The general objective of EDCTP2 is to improve the EU'’s capacity to invest more efficiently in the research and development of new or improved medical interventions against poverty- related diseases for the benefit of and in partnership with developing countries, in particular sub-Saharan African countries.
More specifically, EDCTP2 aims to achieve the following specific objectives:
• An increased number of new or improved medical interventions for HIV/AIDS, tuberculosis, malaria and other poverty-related diseases, and by the end of the programme to have delivered at least one new medical intervention, such as a new drug or a new vaccine against TB or any other poverty-related disease; to have issued at least 30 guidelines for improved or extended use of existing medical interventions; and to have progressed the clinical development of at least 20 candidate medical interventions.
• Strengthened cooperation with sub-Saharan African countries, in particular on building their capacity for conducting clinical trials in full compliance with fundamental ethical principles and relevant national, Union and international legislation, including the EU’s Charter of Fundamental Rights, the European Convention on Human Rights and its Supplementary Protocols, the 2008 version of the World Medical Association’s Declaration of Helsinki and the standards on good clinical practice of the International Conference on Harmonisation.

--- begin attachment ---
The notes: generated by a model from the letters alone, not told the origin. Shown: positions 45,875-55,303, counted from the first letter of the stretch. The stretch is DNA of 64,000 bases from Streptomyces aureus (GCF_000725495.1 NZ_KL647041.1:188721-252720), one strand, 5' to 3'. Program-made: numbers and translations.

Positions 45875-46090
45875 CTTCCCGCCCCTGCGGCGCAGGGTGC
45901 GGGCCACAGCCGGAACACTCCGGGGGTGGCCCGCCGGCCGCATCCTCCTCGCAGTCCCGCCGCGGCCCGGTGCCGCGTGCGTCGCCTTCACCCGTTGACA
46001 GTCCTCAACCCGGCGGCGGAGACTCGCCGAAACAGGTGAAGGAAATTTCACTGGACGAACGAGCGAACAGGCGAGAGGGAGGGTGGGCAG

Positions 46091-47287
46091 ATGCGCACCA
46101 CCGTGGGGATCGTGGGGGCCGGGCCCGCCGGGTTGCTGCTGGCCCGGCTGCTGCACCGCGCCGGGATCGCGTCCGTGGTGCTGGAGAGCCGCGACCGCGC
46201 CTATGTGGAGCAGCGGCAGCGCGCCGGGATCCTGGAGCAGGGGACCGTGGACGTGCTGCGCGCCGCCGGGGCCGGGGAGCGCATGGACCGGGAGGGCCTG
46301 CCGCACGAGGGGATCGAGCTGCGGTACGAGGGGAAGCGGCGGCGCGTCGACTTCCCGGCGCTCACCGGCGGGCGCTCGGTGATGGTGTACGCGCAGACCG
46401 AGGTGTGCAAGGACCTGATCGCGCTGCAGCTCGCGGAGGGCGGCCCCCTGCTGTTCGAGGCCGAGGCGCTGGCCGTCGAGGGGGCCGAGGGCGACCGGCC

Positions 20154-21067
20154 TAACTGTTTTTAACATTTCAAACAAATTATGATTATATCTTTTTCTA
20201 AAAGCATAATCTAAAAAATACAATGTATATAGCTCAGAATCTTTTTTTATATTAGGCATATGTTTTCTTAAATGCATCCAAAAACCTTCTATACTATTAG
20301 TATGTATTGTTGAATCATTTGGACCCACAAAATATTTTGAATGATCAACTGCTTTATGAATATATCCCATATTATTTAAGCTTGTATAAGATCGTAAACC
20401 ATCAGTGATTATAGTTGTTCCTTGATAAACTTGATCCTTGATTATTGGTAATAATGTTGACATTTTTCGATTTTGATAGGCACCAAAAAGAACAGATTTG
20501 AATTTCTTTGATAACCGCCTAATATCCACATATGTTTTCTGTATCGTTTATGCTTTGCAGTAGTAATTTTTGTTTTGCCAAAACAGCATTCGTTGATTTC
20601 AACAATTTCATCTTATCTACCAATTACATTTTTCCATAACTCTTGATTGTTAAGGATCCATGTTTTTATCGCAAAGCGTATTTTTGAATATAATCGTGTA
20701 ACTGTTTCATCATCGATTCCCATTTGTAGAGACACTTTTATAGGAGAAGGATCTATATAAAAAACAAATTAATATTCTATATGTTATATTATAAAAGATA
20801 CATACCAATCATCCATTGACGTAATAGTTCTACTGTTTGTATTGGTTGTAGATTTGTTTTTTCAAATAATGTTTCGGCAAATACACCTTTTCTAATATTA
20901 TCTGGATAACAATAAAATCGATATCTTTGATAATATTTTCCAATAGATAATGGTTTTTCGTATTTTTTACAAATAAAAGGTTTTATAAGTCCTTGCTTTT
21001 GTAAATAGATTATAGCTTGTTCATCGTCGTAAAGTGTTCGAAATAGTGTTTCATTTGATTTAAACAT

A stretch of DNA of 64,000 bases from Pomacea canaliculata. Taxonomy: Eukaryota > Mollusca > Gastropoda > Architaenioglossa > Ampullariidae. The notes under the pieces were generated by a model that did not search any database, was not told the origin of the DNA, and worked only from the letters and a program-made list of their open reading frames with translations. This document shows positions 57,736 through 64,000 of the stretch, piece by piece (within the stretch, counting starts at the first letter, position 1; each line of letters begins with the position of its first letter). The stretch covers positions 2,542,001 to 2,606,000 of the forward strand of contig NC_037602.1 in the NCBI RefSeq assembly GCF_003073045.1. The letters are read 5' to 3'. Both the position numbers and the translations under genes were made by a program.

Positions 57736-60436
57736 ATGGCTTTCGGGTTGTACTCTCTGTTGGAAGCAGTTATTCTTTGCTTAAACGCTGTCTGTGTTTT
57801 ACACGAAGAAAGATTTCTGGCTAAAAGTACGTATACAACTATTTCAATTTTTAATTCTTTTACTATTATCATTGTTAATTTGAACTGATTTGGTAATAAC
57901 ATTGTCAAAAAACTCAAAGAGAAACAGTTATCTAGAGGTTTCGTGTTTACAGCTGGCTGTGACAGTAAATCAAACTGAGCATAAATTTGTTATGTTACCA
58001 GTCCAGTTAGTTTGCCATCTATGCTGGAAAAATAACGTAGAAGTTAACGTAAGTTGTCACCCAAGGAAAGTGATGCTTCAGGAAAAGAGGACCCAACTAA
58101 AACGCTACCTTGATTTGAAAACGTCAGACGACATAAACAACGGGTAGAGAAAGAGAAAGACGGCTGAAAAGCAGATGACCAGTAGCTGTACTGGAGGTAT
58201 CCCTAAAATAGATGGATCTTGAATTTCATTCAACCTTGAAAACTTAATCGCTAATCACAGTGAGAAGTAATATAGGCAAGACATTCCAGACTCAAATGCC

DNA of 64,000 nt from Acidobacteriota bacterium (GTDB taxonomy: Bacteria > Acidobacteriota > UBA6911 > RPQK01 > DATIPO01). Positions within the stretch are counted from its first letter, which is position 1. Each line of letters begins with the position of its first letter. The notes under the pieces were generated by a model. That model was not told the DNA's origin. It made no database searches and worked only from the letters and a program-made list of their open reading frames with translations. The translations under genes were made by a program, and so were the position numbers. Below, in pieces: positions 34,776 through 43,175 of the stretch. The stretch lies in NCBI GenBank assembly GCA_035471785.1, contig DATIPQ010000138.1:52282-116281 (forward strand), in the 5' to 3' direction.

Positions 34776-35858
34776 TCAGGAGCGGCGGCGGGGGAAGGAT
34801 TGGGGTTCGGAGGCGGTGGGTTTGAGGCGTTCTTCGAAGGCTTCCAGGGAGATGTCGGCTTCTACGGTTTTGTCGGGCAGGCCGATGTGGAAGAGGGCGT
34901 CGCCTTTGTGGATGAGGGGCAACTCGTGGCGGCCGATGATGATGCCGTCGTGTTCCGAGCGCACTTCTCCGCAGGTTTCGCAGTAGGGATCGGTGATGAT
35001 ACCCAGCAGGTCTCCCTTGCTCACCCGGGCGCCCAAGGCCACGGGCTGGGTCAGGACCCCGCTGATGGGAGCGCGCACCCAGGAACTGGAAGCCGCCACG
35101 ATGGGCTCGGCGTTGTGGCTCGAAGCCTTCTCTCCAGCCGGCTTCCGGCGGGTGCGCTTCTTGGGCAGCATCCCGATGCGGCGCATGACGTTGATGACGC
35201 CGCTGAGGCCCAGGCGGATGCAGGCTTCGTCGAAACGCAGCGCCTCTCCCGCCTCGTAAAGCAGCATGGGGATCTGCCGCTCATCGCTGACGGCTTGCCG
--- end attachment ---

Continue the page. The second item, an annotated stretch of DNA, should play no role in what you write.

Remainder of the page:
• Better coordination, alignment and integration of relevant national programmes to increase the cost-effectiveness of European public investments.
• Extended international cooperation with other public and private funders.
• An increased impact due to effective cooperation with relevant EU initiatives, including EU development assistance.
EDCTP2 has been conceived to complement the actions implemented under the European Development Funds and the Development Cooperation Instruments, and to respond to the Union’s commitment to the 2012 Rio+20 conference conclusions on developing and achieving internationally agreed Sustainable Development Goals, following and including the Millennium Development Goals.
|EU-vedtak (CELEX-nr): viser også lenke til konsolidert versjon og om rettsakten er i kraft|
|Anvendelsesdato i EU||
Helse- og omsorgsdepartementet